When Stephen Hawking saw himself in Kerala’s Aranmula mirror: New book recounts rare meet

Stephen Hawking saw himself in Kerala’s Aranmula mirror gifted by Dr Rajagopal Kamath, a science writer. Photo: Special arrangement

Among the innumerable gifts received by legendary scientist Stephen Hawking from his admirers across the world, there is an ‘Aranmula mirror’, and a ‘kasavumundu’ -- two cultural symbols of Kerala. The beautiful alloy mirror, made by craftspeople of Aranmula, a small town in Pathanamthitta district, was gifted to the celebrated cosmologist by Dr Rajagopal Kamath, a science writer based in Kochi. Kamath met Hawking, whom he considers as his mentor, in August 2017 less than a year before the legend died.

Kamath narrates the details of the meeting of a lifetime in his latest book titled “The Cosmic Symphony”, recently published by TreeShade books, Noida.
Kamath recollects his rendezvous with Hawking in the first chapter titled ‘A memorable meeting’.

The meeting took place at Prof Hawking’s office in Cambridge, UK. It was indeed a dream come true moment for the Malayali researcher who has authored 30 books, both in English and Malayalam, on subjects such as astronomy, cosmology and new physics. Kamath was hugely influenced by Hawking’s masterpiece “A Brief History of Time”, first published way back in 1988.

In the book, Kamath says he had been in touch with Hawking’s office at the Department of Applied Mathematics and Theoretical Physics since 1997 through personal letters. Though he tried to meet the scientist several times the meeting did not take place due to the latter’s poor health.

When Kamath published a Malayalam book on the universe in late 1990s, he took the courage to approach Hawking for a short introduction to his work. Hawking, to his surprise, responded by sending him a biographical note with permission to use it. Kamath, however, did not include it in his book. Instead, he translated it to Malayalam and published for the benefit of science enthusiasts of Kerala.

When the real meet finally took place two decades after the first communication, Kamath was overwhelmed with emotions. Kamath was asked what he wanted to discuss with Hawking. Though he suggested the validity of the inflation theory, which described the early movements of the universe, as a topic to discuss, it was not entertained and the permission to meet Hawking was granted only after ensuring that the topic will not be discussed. There was some dispute among the scientific community over the subject then.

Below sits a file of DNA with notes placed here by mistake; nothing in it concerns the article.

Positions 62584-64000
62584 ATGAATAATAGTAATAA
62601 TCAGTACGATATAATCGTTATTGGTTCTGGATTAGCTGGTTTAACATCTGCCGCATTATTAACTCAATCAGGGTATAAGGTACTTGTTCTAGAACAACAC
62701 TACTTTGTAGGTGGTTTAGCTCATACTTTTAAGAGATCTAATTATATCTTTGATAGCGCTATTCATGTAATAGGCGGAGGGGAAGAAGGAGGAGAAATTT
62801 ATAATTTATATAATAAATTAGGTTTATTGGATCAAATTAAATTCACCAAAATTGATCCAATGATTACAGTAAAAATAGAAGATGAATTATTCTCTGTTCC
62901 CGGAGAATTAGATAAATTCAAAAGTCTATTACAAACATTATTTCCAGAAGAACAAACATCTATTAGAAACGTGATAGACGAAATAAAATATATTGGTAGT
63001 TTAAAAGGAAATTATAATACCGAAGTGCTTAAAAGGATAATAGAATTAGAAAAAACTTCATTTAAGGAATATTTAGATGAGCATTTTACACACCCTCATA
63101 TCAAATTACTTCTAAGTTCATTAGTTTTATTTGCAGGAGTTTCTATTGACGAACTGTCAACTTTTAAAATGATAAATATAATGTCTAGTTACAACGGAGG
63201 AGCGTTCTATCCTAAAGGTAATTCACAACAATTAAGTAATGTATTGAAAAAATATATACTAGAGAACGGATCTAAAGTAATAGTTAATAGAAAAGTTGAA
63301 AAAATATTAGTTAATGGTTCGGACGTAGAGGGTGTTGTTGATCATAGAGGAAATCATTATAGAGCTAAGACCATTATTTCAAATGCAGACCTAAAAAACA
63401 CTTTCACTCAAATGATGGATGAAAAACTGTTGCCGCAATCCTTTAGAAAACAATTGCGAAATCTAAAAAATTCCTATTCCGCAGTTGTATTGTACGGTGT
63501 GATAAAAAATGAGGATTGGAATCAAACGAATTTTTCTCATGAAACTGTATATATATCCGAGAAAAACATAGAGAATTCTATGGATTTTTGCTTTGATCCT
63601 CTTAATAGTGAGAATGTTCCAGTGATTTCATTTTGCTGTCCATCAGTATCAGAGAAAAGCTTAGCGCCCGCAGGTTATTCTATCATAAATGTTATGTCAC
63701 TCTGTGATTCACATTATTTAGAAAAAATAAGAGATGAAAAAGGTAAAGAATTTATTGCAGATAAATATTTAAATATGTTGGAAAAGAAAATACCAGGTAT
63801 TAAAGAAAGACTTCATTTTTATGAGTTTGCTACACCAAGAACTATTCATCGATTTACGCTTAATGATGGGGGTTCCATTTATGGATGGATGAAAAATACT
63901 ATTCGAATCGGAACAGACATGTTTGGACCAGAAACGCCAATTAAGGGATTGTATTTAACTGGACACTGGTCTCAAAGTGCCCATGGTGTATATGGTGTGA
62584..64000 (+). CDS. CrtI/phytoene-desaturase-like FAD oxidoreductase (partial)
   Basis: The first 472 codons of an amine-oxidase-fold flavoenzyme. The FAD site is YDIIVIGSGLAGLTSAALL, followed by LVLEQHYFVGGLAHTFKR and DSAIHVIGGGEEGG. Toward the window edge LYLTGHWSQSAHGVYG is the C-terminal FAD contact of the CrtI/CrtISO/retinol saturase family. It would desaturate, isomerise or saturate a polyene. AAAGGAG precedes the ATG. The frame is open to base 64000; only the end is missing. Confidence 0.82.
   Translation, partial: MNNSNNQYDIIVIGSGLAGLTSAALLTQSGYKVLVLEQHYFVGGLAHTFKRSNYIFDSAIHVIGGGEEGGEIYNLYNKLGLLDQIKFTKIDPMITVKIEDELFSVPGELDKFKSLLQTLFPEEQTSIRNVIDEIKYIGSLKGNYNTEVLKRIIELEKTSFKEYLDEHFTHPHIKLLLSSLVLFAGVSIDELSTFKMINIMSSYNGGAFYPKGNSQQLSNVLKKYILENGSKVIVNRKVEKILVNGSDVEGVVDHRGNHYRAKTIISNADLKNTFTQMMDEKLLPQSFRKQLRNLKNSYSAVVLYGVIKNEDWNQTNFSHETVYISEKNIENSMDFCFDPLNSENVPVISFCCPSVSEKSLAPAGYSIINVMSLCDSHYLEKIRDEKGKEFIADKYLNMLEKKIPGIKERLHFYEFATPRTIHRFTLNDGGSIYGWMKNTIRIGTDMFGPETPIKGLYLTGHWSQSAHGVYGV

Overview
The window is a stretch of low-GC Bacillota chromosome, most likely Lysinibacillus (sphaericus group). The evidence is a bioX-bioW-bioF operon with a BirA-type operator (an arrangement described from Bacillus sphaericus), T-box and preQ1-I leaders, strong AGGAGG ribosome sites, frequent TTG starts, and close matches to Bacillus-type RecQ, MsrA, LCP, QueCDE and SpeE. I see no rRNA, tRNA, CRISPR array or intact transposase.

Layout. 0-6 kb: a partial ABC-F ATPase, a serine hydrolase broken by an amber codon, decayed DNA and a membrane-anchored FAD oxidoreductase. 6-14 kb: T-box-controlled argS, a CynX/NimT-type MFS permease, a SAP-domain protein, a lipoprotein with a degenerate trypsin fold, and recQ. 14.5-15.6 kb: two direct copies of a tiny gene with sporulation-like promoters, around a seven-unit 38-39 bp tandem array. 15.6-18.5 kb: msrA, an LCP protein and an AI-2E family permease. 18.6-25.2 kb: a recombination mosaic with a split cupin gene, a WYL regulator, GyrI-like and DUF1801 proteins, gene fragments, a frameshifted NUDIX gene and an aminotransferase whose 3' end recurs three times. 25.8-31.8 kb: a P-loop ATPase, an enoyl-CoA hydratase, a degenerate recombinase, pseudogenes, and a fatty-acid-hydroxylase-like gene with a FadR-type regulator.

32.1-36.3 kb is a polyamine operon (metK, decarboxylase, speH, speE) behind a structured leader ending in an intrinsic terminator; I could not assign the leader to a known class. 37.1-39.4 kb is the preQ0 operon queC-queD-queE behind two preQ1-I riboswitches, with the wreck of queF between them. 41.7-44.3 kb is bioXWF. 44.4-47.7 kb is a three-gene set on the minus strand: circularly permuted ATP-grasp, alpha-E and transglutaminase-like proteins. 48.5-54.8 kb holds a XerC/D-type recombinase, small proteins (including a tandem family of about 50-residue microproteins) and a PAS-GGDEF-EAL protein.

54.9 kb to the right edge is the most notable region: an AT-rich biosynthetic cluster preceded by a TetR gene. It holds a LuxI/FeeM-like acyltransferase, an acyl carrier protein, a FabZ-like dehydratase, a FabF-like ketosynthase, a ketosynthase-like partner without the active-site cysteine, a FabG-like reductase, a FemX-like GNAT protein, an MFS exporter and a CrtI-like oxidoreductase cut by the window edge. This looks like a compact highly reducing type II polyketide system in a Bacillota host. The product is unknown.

Dr Rajagopal Kamath. Photo: Special arrangement

“On the left of the room Prof Hawking was reclining on his famous electronic wheelchair, in front of a table with a large monitor. My limbs trembled at seeing the familiar figure of the genius. It took a while for me to regain my normalcy. Here was the man worshipped by the scientific world. He was wearing woollen clothes and half shoes. They asked me to sit on a chair set right next to hawking. I was speechless. I heard Hawking’s famous voice saying ‘Hello, good morning’ through the speaker. His head tilted and I could read the smile,” Kamath writes.

Just behind Hawking’s chair, Kamath located a bookshelf with copies of Galileo’s “Dialogues Concerning two News Sciences” and Newton’s “Principia”. “Hawking smiled when he observed my curiosity as I looked keenly at the bookshelf. It was amazing to watch Hawking selecting words from the computer and construct sentences.”

Kamath says he spoke to Hawking about my his home state, Kerala with the help of his assistant Anthea Bain. “I detailed the landscape, climate, people, and the science of the place. On behalf of the science lovers of Kerala, I gifted him a ‘ponnada’, a golden-bordered shawl and a ‘kasavumundu’, a garment worn around the waist in Kerala, atraditional honour to dignitaries. His nurse placed the ‘ponnada’ on his lap. I also presented him Aranmula mirror, a masterpiece of craftsmanship from Aranmula, in south Kerala. Besides these, I gave him a copy of the Bhagawad Gita interpreted by Dr S Radhakrsihanan and a coffee table book, “Unseen Kerala”,” Kamath remembers in his book.

He says Hawking looked into the mirror eagerly and he took a picture of the moment. Kamath also presented to him a copy of the Samakalika Malayalam weekly which carried his latest article on methods of the universe. He was asked if he could translate it and he managed to detail the summary which included the latest advancements in cosmology and interpretations by Hawking. “He listened to it with much interest,” Kamath writes with pride.

“I had requested that his unpublished notes be made available to the new generation researchers. To my surprise, two weeks after my visit, his research thesis was available for free on Cambridge’s website,” Kamath remembers.
Towards the end of the chapter, he says Hawking’s assistant told him that he was one of the few privileged who could meet the great scientist during his last days.

Kamath says the purpose of his book “The Cosmic Symphony” is to illustrate the conceptions of the origin, evolution and probable future of the universe and to elucidate on great personalities like Hawking who arrived at their ideas of the workings of the system.

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